Initially, the project wasn't tied to a studio at all: "When it came to me, I felt that unless I got two actors that I thought would be attractive to a studio I wouldn't submit it because I didn't think the idea of going in to any studio and saying, 'We've got a movie about two old guys dying of cancer, give me $45 million" was going to go over so well. So I basically got Jack and Morgan, who I knew would be ultimately attractive (to a studio). And then luckily I have a relationship with (Warner Bros. Entertainment president and chief operating officer) Alan Horn that I've had for many, many years (going back to 1987 when they were both among the founding partners in Castle Rock Entertainment). He was a good friend at court and he agreed to take a shot here."
Asked how he works while directing, Reiner said, "I don't really storyboard except in certain action sequences. For the skydiving and the racecar stuff (in the film) we did do some storyboarding, but other than that I don't usually work that way. I'll stage a scene with the actors. We do rehearse and work through the script before we start shooting. And then on the day of the shoot I'll rehearse the actors and get the blocking down that I like and that dictates where the camera's going to go. Then I'll make a shot list up based on the way I see the scene blocked out. My basic rule of thumb is, 'Put the audience in the best seat in the house.' For every moment that you're going to have in the scene, give them the best view of what needs to be seen. So that dictates my shot list."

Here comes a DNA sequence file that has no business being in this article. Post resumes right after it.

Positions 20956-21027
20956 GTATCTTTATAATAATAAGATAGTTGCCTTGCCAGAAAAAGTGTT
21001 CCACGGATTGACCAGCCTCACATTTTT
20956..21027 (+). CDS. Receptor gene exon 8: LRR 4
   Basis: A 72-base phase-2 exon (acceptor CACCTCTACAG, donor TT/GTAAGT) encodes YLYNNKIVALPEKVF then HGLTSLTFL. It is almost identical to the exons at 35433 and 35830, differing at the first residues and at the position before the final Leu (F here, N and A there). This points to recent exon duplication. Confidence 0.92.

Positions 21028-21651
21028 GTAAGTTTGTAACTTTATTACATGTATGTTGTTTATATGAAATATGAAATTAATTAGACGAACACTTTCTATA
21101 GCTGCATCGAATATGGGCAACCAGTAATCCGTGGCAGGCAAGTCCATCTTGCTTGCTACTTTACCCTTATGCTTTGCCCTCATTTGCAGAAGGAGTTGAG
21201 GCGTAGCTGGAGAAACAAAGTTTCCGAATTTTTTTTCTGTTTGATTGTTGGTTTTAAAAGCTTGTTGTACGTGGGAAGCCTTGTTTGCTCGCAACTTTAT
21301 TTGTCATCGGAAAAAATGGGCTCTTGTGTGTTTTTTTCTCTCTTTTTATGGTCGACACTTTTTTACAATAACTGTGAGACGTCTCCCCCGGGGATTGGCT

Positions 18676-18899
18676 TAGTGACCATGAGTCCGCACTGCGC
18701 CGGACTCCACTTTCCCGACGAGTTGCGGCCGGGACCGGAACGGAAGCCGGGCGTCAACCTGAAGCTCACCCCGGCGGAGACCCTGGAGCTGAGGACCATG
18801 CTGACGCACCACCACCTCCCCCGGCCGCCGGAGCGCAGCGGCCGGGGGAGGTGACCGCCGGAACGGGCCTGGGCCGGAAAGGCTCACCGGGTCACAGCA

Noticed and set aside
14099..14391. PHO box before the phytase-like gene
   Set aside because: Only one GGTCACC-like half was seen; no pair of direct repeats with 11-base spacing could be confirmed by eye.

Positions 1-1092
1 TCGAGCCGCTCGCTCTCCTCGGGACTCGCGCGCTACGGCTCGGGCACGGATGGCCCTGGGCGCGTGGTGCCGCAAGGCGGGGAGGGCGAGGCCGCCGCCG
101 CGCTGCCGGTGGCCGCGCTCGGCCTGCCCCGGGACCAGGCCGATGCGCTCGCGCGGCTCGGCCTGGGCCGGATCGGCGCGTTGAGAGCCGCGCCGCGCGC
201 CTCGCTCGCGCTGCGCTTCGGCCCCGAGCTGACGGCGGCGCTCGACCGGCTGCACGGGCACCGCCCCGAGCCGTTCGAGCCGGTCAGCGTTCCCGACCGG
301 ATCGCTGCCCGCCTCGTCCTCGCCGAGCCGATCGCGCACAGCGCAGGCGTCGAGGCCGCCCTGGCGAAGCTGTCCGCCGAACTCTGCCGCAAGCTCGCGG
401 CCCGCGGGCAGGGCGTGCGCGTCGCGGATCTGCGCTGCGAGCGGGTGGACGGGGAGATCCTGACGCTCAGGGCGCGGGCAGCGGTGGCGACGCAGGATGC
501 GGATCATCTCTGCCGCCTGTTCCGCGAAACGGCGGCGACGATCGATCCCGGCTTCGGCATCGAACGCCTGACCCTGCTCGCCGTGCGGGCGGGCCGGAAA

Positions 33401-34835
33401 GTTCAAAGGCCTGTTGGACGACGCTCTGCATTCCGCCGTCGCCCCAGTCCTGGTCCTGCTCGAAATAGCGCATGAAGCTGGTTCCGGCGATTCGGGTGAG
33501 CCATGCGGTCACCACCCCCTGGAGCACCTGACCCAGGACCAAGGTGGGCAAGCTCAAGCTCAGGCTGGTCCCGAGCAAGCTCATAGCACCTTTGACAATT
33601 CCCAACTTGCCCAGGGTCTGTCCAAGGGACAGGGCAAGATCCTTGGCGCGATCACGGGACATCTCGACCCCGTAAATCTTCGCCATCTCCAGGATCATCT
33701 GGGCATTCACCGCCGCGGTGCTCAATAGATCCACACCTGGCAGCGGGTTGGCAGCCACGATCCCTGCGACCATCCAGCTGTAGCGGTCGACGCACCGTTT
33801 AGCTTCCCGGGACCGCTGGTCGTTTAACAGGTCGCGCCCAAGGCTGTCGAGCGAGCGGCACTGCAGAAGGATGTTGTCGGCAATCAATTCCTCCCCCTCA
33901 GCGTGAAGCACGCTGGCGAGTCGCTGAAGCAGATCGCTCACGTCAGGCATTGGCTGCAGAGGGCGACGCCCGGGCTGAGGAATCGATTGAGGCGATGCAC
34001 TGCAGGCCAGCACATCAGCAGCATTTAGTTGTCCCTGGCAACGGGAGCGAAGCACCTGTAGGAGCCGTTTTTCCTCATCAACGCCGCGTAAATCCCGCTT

Shooting the film's skydiving scene was one of the challenges Reiner faced during production. [Watch how that scene turned out at left.] "We did have to storyboard that because we knew we were going to marry stunt doubles with (shots of) Morgan and Jack," Reiner explained. "So we went out on location and shot those stunt guys actually jumping out of a plane. All the footage that you see of them floating (through the sky) was all done on real locations in the air. And then you've got Jack and Morgan on a soundstage with motion control. They feed into the computer every shot that you're going to match (these visuals) to so that the camera is moving exactly as their bodies are moving with the stunt doubles. It's all done against green screen and they're actually clothed all in green because basically all you want to do is photograph their heads. You blow a lot of wind into their faces so it looks like they're actually falling and then they do a thing called head replacement. You take Jack and Morgan's heads and you put them on actual people that are falling.
"Well it certainly sounds easy," I joked, to which Reiner replied, "Yeah, it's a snap!"
How long does it take to do something like this? "It took a whole day on the soundstage with Jack and Morgan," he replied. "But it also takes a whole day out on the actual location. So it's a couple of days."